Sweet Land of “Liberty”

Liberty.

Dictionary.com defines it as “freedom from control, interference, obligation, restriction, hampering conditions, etc.; power or right of doing, thinking, speaking, etc., according to choice.”

Supposedly, liberty is one of the three things America was founded upon, the other two being life and the pursuit of happiness. That being the case, the last thing I would expect to hear is that the American Federal court system has “interfered” with college campus religious organizations by “restricting” them from disallowing non-Christians to run for leadership positions. Have you heard about this?  If not, check out this article.

To summarize the whole story, the legal battle began when San Diego State University refused to recognize two Christian organizations – a sorority and a fraternity – simply because they required those in leadership positions within their organization to sign a Christian statement of faith. Apparently this requirement violates the school’s nondiscrimination policy, which was based on an earlier Supreme Court ruling (stating that “public colleges and universities [have] permission to adopt policies requiring all campus groups to be open to all students – as both members and leaders”). That Supreme Court ruling was a general ruling, and those fighting the case at San Diego State questioned whether that ruling could be enforced selectively. The 9th U.S. Circuit Court of Appeals ruled that it could not, and now those groups at San Diego State have until April 4th, 2012 to remove the faith requirement or else be removed from campus.

To some this may seem like a small battle, not worth fighting over. But to me, this is government control over the church at its worst. What the courts have effectively said is “the church cannot have any control whatsoever over the government (i.e., separation of church and state), yet the government can exert control over religious organizations.” In my opinion, this may be the worst example of a denial of religious liberty I’ve ever seen in this country. And the logic behind it is absurd. The group defending the campus religious organizations pointed this out:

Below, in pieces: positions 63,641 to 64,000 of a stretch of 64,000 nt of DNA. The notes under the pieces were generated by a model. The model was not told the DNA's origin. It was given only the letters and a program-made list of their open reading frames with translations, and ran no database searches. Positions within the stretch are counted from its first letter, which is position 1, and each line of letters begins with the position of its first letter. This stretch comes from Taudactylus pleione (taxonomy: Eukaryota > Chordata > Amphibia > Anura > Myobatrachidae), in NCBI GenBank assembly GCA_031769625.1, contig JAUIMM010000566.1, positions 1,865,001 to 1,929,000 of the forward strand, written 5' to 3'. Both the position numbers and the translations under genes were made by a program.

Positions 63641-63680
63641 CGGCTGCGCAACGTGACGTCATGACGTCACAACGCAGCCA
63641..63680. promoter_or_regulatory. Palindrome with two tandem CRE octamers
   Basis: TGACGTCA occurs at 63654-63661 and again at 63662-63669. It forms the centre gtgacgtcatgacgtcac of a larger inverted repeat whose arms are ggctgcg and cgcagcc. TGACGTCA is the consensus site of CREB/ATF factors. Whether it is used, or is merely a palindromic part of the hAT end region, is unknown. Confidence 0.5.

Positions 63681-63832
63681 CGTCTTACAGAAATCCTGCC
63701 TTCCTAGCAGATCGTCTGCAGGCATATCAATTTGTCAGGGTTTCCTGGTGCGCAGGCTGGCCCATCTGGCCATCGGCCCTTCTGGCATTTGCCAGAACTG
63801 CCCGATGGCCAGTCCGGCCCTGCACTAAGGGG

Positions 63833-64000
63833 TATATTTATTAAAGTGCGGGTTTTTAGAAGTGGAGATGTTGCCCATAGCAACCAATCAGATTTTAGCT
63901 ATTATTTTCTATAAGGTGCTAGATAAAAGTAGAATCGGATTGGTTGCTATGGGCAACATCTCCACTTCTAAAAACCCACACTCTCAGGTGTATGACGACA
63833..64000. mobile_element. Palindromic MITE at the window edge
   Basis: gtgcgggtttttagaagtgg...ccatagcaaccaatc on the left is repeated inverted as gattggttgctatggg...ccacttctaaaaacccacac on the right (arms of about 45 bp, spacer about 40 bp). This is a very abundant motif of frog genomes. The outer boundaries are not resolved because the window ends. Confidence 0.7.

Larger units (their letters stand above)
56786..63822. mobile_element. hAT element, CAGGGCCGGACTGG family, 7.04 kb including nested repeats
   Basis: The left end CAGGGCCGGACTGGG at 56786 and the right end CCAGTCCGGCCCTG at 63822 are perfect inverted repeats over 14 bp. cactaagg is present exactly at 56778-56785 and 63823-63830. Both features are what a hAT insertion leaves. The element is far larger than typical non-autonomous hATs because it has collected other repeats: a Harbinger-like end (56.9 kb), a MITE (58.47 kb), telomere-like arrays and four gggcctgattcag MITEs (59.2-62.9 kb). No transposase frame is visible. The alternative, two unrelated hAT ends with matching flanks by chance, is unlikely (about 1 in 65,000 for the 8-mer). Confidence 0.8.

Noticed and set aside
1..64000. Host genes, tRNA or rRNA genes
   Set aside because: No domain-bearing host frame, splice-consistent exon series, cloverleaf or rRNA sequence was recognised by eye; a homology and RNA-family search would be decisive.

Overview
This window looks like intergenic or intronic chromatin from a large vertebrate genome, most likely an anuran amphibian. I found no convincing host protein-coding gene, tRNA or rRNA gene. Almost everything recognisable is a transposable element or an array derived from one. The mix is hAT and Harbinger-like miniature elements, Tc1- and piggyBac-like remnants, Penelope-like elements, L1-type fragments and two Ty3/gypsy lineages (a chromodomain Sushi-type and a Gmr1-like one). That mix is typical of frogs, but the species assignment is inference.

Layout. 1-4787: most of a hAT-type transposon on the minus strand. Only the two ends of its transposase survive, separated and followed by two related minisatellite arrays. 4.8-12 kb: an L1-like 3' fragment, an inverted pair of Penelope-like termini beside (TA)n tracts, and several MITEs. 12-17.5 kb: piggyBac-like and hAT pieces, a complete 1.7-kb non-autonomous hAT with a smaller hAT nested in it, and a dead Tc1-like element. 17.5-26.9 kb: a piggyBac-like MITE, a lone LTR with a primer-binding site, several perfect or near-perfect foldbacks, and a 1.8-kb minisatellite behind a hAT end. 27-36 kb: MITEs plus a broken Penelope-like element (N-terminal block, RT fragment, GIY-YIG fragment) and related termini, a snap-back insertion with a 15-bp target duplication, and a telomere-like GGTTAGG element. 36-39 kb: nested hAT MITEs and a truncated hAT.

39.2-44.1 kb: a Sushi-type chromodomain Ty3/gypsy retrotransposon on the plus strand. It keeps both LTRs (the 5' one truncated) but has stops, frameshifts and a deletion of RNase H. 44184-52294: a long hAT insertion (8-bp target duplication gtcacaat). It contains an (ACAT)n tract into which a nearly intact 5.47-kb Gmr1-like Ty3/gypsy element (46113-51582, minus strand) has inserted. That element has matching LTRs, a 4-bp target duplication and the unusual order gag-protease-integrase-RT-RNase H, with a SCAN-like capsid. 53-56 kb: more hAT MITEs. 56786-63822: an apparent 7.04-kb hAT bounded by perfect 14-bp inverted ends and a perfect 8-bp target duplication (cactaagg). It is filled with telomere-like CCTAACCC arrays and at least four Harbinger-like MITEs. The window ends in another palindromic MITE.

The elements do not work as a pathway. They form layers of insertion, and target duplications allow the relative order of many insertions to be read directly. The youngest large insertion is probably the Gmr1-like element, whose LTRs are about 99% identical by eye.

“Throughout the years of defending its policy,” says the Alliance Defense Fund, “the university did not tell the Democratic club it must be led by a Republican, or the vegetarian club that it must be led by a meat-eater, but it did tell Christian groups that they must allow themselves to be led by atheists.”

And a commenter on the article made another good point:

If you’re going to demand that Christian organizations allow anyone to be in leadership, even if they do not share their faith, then you should open up the office of president so that anyone in the world, regardless of race or nationality be able to be elected president. It’s pretty intolerant of you not to let someone rule our country just because they’re not American!

Obviously this comment was made tongue-in-cheek, but it makes a great point. By saying that anyone, regardless of faith (or lack thereof), must be allowed to act as a leader in a religious organization, is ludicrous.

What about you? What do you think?

UPDATE: After reading a little more on all of this, I’m starting to see that the argument the university is making is that these organizations should not be allowed use of the university’s resources when they discriminate on religion (or race, gender, or sexual orientation, for that matter). Supposedly, the University is not saying that these groups shouldn’t have the right to choose Christian leaders, but that if they do discriminate in this way, they shouldn’t be allowed free use of campus meeting rooms and other resources. When I was in college, the only campus religious organization I ever participated in was the Baptist Student Ministry, and it always relied on it’s own resources (building, etc.), and those provided by area churches, and never any University resources (that I know of). Some would argue that this is what these organizations at SDSU should do…break off and go independent. What do you think? Is that the right thing to do in this case?

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